Van Rossom Earns His Running Shoes

12 November 2013
Sam Van Rossom (Belgium)
Sam Van Rossom has steadily progressed from the third tier of Belgian basketball to the elite division in Spain

By Dimitris Kontos

There are athletes who start off as teenage prodigies, others that have a couple of random brilliant seasons (or games) in a career of highs and lows, or those who explode late, as veterans, after years of quiet mediocrity.

And then there is Belgian international Sam Van Rossom, who belongs in two distinctly unique groups of athletes.

Firstly, the 27-year-old point guard is a member of the selective elite of basketball players that represent Belgium in top European clubs and leagues.

Secondly, his career is a showcase in linear progression.

Van Rossom started playing in the Belgian third division 11 years ago and has steadily improved his game, his stats and his status in the European basketball universe each and every season since then, without ever regressing in his development.

2013 has been then, predictably, the best year in his career so far, as he first impressed in the Spanish Liga Endesa play-offs with CAI Zaragoza, then led Belgium to their best EuroBasket finish in 36 years.

Now he is steering Valencia Basket, who are marching top of their group in the EuroCup and fourth in Spain, through a highly promising campaign in both competitions.

Many an athlete would give everything to know his secret - is it mainly specific individual work or being on the right team at the right time?

"It's both," Van Rossom confessed to

"It's about trying to push yourself every day in practice and get better, but also playing in a league like the ACB helps you a lot, because it is a big experience, it's probably the best domestic league in Europe.

"Every week you have a big challenge, a big game ahead of you, and that's what helps you in your development as a player.

"I wouldn't say the level in Belgium is bad, it is very good up until a certain level, until you need to take a step further and aim a little bit higher.

"But first of all, you need to take it step by step.

"First try to dominate in Belgium, have a few good seasons in Belgium, and then try to go abroad and try to make it abroad.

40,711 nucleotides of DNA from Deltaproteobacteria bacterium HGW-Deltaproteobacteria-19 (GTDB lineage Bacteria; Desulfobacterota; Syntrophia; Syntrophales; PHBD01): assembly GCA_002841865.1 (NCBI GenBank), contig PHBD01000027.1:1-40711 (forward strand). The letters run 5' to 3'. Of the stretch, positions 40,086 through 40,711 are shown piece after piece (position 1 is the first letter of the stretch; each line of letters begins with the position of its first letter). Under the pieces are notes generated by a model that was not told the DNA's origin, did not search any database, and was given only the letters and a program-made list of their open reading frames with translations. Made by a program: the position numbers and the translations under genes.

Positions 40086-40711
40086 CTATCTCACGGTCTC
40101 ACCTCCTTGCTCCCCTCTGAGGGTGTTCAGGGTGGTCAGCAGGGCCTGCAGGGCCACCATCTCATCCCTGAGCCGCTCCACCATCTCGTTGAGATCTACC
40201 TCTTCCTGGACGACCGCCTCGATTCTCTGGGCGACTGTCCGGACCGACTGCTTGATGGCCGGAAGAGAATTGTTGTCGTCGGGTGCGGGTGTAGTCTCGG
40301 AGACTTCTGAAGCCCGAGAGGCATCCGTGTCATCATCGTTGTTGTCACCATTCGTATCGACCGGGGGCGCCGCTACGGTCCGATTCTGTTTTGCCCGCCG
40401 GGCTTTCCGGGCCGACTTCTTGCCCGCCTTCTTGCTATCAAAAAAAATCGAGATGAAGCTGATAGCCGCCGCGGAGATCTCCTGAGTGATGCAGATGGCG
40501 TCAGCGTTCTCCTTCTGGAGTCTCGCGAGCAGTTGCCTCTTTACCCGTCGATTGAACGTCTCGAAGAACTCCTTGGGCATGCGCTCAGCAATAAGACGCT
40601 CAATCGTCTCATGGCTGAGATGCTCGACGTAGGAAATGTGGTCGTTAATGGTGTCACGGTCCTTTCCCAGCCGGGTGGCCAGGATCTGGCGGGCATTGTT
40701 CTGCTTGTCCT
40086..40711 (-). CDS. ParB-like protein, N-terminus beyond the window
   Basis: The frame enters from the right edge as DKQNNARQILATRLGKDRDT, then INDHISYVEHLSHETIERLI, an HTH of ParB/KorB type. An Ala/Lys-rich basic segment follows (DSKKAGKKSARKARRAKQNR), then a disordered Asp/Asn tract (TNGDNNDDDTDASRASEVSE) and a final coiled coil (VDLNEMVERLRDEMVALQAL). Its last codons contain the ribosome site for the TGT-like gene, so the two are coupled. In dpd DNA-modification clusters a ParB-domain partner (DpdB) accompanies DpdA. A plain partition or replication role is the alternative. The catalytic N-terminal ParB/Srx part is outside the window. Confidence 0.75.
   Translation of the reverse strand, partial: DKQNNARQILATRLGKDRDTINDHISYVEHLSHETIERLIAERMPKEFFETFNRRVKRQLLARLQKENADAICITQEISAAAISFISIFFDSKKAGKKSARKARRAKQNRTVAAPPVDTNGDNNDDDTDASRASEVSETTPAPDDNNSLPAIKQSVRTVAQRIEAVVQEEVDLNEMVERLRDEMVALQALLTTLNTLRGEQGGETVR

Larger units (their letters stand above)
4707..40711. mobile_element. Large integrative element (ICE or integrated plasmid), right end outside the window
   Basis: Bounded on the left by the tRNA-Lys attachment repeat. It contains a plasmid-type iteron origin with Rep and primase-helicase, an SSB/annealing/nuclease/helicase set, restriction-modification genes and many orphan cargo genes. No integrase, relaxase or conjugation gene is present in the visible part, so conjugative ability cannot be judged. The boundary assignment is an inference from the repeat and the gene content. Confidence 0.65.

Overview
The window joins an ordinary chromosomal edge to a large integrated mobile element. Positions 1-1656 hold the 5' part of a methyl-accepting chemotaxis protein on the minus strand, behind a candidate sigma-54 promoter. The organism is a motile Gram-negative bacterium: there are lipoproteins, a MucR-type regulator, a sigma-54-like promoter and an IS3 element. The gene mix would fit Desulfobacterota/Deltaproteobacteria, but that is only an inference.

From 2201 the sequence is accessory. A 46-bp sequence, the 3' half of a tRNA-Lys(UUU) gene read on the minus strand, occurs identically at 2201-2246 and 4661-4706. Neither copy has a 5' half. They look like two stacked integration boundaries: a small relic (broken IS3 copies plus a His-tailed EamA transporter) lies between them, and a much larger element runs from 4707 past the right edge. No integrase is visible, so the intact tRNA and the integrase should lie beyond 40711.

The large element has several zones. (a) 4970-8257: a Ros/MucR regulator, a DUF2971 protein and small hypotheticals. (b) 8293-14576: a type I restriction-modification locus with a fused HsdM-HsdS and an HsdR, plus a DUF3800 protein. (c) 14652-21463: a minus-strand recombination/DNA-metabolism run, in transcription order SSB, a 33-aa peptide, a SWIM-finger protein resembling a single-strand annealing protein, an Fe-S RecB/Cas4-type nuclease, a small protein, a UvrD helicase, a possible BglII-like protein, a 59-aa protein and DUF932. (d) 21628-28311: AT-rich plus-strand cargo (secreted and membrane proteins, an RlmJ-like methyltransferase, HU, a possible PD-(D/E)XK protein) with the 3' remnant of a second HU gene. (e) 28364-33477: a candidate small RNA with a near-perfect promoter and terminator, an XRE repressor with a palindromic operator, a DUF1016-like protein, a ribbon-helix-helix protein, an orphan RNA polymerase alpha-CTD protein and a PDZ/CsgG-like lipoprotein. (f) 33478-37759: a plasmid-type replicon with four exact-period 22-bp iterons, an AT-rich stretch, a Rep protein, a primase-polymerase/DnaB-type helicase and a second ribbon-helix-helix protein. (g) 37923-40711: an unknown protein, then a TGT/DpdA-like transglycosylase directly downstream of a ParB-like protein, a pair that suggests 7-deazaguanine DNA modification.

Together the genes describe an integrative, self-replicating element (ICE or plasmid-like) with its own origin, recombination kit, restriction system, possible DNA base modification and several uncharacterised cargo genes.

"It is a development [process] that goes on for many years.

"You cannot run before you can walk, you know?"



Sam Van Rossom, Scavolini Pesaro
Sam Van Rossom reached the EuroChallenge Final Four with Scavolini Pesaro in 2010

Van Rossom has won the Belgian league and cup titles with Oostende, before departing in 2008 for Italy.

His biggest European distinction so far at club level has been participating in the EuroChallenge Final Four in 2010 with Scavolini Pesaro, in his last season before moving to Zaragoza.

Even if Valencia do not succeed in conquering their third Eurocup title this year, Van Rossom will still have a European success to look back at, Belgium's ninth-place finish at EuroBasket 2013.

"I think I've taken from this summer a lot of confidence and also something to be proud about," Van Rossom explained.

"Because we have come a long way with the national team.

"I remember when we started this project in 2005 or 2006, we had difficulties in finding 12 players from the first division.

"We have built something throughout the years and finished ninth at the EuroBasket.

"I think it was a great result and everyone was happy."



Van Rossom has been an integral part of this successful renaissance, and of course he knows better than anyone that the key to its continuation is the 'walk before you can run' approach.

"Now it will be the time to come back to earth, keep our heads down and keep working so we produce similar results every year," he said.

"We have to go step by step, but I think we are doing a good job.

"There are some young talents coming up who can make it, if they keep working hard and take one step at the time.

In a way, Belgium's success last September in Slovenia, was a natural consequence of their first-round exit at EuroBasket 2011, on their re-appearance in the big tournament after a 19-year wait.

"Well, I need to say, two years ago in Lithuania we went with high hopes and nothing came out of it, we lost every game," Van Rossom reveals.

"I think that was a good lesson for us, everyone's feet got back on the ground and we became more realistic.

"[We realised] it is difficult to pass to the second round of a EuroBasket, especially for a small country like Belgium.

"But we worked hard and this year, it seemed like finally all the pieces of the puzzle fell together.

"Except for [Matt] Lojeski, who was injured in the end and it is a pity because he could have helped us a lot, maybe to reach even further."



Van Rossom is by now so acclimatised to Spain that nothing comes as a surprise, either in basketball terms or in every day life.

The Mediterranean climate and the seaside of Valencia were the only noticeable difference for the Ghent-born playmaker from Zaragoza.

"The sun every morning is a good thing to get you out of bed," he said jokingly.

But the sunshine is by no means the driving force behind his constant, linear development.

"What drives me is that I want to be successful, I want to win," he explained.

"That's why the move to Valencia was important to me.

"Last year we had a great season with Zaragoza but if you compare the two I think Valencia is one step further in development, they've been playing in Europe every year.

"So you know they compete every year to win the Eurocup, they go to the Copa del Rey, the (Liga Endesa) play-offs, they are a big team competing for titles.

"And that to me is the challenge, to keep improving, to get the maximum out of my career."



Follow Us On Twitter

Like Us On Facebook